Sloths are medium-sized mammals that live in the Central and South American rainforests.
The sloth got its name from its slow movement, it is not lazy, just slow-moving. The sloth is the slowest mammal on Earth. In total, there are six species of sloth.
Sloths belong to the families ‘Megalonychidae’ and ‘Bradypodidae’, part of the order ‘Pilosa’. Most scientists call these two families the ‘Folivora’ suborder, while some call it ‘Phyllophaga’.
- Genus (Three-toed sloths)
- Pygmy Three-toed Sloth (Bradypus pygmaeus)
- Maned Three-toed Sloth (Bradypus torquatus)
- Pale-throated Three-toed Sloth (Bradypus tridactylus)
- Brown-throated Three-toed Sloth (Bradypus variegatus)
- Genus (Two-toed sloths)
- Linnaeus’s Two-toed Sloth (Choloepus didactylus)
- Hoffmann’s Two-toed Sloth (Choloepus hoffmanni)
Sloths have a thick brown and slightly-greenish fur coat and are about the size of a cat around 2 feet (61 centimetres) long. Sloths have a short, flat head, big eyes, a short snout, a short or non-existent tail, long legs, tiny ears and sturdy, curved claws are on each foot.
They use these claws to hang from trees. Sloths claws serve as their only natural defence. A cornered sloth may swipe at its attackers in an effort to scare them away or wound them. Despite their apparent defencelessness, predators do not pose special problems.
In the trees sloths have good camouflage and moving only slowly, do not attract attention. Only during their rare visits to ground level do they become vulnerable.
Some sloths have colonies of green algae encrusting their fur, both adding to the camouflage effect and providing some nutrients to the sloths, who lick the algae during grooming. Sloth fur exhibits specialized functions. The outer hairs grow in a direction opposite from that of other mammals.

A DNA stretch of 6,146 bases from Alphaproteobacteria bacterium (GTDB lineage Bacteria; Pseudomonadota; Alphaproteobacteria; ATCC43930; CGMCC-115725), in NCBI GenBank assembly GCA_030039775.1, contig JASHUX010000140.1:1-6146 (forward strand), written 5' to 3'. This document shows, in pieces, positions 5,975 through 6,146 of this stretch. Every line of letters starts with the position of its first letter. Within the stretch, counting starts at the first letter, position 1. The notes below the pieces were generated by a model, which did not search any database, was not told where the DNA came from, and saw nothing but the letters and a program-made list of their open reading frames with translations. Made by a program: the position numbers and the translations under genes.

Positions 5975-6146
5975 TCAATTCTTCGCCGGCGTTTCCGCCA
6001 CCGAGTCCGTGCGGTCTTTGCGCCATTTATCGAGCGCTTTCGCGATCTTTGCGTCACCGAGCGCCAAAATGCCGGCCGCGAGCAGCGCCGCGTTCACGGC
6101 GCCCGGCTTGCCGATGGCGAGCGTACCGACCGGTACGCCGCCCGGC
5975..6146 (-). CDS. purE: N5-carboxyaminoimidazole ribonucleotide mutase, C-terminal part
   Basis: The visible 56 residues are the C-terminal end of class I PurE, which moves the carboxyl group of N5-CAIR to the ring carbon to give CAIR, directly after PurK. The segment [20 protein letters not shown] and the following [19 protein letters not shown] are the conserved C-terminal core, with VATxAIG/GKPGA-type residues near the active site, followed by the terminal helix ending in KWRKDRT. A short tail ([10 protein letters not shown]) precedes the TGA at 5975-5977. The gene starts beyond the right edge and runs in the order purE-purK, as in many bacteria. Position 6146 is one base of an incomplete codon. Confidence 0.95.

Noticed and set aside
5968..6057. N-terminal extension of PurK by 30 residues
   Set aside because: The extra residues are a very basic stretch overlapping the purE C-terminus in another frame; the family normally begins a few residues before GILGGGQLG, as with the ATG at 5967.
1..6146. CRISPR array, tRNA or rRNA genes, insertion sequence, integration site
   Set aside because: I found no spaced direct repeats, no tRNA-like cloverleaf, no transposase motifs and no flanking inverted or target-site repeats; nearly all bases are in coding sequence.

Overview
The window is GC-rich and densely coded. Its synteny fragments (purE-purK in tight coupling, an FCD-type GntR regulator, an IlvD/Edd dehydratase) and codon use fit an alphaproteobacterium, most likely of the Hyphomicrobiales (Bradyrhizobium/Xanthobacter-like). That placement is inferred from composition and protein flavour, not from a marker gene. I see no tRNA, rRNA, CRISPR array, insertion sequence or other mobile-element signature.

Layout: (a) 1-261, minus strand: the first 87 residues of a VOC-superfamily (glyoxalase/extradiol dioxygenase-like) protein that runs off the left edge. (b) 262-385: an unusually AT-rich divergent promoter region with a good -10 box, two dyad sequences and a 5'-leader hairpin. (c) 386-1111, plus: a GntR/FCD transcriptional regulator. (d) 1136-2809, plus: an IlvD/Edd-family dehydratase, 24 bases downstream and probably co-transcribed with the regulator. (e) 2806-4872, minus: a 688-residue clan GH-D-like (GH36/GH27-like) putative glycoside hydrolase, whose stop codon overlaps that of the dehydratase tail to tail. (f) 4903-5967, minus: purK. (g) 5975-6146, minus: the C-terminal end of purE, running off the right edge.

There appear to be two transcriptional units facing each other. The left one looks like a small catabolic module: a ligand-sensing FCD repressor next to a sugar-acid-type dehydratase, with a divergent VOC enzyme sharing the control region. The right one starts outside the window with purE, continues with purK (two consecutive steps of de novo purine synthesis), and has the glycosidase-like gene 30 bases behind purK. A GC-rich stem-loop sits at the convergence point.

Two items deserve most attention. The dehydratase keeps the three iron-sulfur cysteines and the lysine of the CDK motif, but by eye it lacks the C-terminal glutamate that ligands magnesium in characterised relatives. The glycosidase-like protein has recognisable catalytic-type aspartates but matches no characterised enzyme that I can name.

In most mammals, hairs grow towards the extremities, but because these animals spend so much time with their legs above their bodies, their hairs grow away from the extremities in order to provide protection from the elements while the sloth hangs upside down.
Sloths are quadrupeds (four-legged animals) who ‘walk’ upside-down along tree branches. They only rarely venture to the ground and walk on the ground in an upright position. They are very good at swimming.
They have made extraordinary adaptations to an arboreal browsing lifestyle. Sloths have very large, specialized, slow-acting stomachs with multiple compartments in which symbiotic (the living together of two dissimilar organisms) bacteria break down the tough leaves.
Sloths are omnivores. They may eat insects, small lizards and carrion, however, their diet consists mostly of buds, tender shoots and leaves (including leaves from the cecropia tree). It used to be thought that they ate mostly cecropia leaves because they were often spotted in cecropia trees. It turns out that they also live in many other trees, but are not spotted there as easily as in cecropia trees.
Sloths have a low metabolic rate and a low body temperature (91° Fahrenheit). This keeps their food and water needs to a minimum. They have small molars which they use to chew up their leafy food. Their stomach has many separate compartments that are used to digest the tough cellulose (a component of plant material that they eat).